Often, the conventional wisdom is that the odd numbered games of series are the most important, and in general, it does hold true that Games 1, 3, 5, and 7 hold the greatest opportunity to seize control or change momentum of a series. But, in many cases, it is Game 2 that is the most pivotal.
In 1979, the New York Rangers took a 4-1 victory from the Montreal Canadiens in Game 1 of the Stanley Cup Final. It appeared that the Rangers were going to end Montreal’s reign of three straight Stanley Cup championships, and that all odds were in their favor to cruise to victory. But, a funny thing happened on the way to the start of Game 2 that changed everything.
Canadiens coach Scotty Bowman had pulled his starting goaltender, Ken Dryden, in favor of Bunny Larocque in Game 1 when the contest needed a momentum shift. Larocque was slated to start in Game 2 as well.
But like Minnesota’s Niklas Backstrom this past week, Larocque was injured in warm-ups, and so Bowman’s original plan to go with him had to yield back to the original plan of going with Dryden. The result? Montreal won 6-2, then 4-1, then 4-3 in OT, then 4-1. The Canadiens won their fourth straight Stanley Cup, and the Rangers visions of sugar plums were dashed from their heads.
Last season, the Sharks also won Game 1 in St. Louis. Down 1-0 in Game 2, they lost a faceoff in the offensive zone, about 190 feet away from their net. The Blues were able to work the puck up the ice and take advantage of key slips in the attention to detail needed for victory. T.J. Oshie put forth a brilliant effort on the right wing boards, and David Backes found the puck on his stick for a huge goal to give the Blues a 2-0 lead.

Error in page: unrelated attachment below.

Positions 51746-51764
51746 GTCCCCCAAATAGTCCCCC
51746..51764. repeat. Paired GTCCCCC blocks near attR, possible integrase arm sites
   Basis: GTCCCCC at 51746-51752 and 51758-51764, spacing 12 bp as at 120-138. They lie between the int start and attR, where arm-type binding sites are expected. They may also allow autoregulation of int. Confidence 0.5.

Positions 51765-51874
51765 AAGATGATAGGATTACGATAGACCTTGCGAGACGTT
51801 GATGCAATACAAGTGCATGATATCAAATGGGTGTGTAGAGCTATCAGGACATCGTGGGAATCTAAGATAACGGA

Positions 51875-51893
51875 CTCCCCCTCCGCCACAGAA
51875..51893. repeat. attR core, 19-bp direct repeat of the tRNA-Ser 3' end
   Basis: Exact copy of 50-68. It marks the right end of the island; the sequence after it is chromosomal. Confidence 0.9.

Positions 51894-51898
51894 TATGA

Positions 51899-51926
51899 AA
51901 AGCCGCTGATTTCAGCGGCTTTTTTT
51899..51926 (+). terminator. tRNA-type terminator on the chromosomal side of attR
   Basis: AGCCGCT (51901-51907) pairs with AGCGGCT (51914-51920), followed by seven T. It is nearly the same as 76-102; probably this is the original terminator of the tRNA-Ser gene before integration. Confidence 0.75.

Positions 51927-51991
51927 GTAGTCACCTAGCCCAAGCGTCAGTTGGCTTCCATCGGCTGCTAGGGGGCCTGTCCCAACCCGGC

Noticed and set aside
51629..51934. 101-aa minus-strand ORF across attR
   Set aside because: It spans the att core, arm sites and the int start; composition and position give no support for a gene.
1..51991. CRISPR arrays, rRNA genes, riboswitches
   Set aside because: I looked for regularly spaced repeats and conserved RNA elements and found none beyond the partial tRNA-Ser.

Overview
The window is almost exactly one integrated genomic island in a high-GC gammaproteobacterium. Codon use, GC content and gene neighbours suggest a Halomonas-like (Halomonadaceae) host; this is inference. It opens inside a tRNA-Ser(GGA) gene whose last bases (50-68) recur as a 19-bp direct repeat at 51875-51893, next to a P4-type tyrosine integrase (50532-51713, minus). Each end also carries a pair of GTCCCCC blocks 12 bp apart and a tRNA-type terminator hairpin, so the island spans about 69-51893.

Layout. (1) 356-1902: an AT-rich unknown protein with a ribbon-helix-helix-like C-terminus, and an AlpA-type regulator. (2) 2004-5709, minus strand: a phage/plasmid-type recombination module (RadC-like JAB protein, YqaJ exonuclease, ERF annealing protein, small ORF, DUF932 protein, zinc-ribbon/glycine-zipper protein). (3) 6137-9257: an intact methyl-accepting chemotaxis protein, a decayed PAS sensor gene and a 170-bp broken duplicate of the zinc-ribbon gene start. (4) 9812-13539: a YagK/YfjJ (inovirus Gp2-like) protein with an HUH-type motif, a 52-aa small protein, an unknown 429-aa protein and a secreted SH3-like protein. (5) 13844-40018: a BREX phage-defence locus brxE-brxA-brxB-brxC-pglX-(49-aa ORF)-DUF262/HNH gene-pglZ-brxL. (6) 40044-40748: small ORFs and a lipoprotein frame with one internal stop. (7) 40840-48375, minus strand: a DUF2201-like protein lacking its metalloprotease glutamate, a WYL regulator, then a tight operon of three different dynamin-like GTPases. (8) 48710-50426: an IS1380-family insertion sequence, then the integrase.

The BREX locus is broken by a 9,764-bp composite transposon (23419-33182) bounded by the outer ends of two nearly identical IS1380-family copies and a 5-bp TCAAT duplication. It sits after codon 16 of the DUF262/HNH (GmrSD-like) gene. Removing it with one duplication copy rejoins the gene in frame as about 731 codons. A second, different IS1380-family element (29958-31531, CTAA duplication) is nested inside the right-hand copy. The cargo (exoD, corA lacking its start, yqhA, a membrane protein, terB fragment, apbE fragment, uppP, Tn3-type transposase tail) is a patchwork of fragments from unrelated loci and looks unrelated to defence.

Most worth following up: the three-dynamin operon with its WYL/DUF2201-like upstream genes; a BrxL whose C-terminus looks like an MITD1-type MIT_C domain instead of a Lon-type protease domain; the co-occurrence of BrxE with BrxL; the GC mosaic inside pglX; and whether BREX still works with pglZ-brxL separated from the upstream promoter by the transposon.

Coach Ken Hitchcock and the Blues had their game plan rewarded at a critical tipping point of the series. They won that Game Two, 3-0, and took the series with wins of 4-3, 2-1, and 3-1.
The scores were tight, but the tipping point was also in Game Two, not necessarily because of the fact that St. Louis won the game, but because of what they proved to themselves about the mettle of their team in that particular playoff series.
This year, against Vancouver, the Sharks did a terrific job in Game One. They need to remain focused on each and every important detail of winning, so that Game Two can be a pivotal strike in their favor. No detail is too small to be focused on in this one.
Of course, the second win in a series is more difficult than the first. Vancouver is going to be ready. They’re talented and well-prepared.
It’s going to be a great game. See you on the radio!
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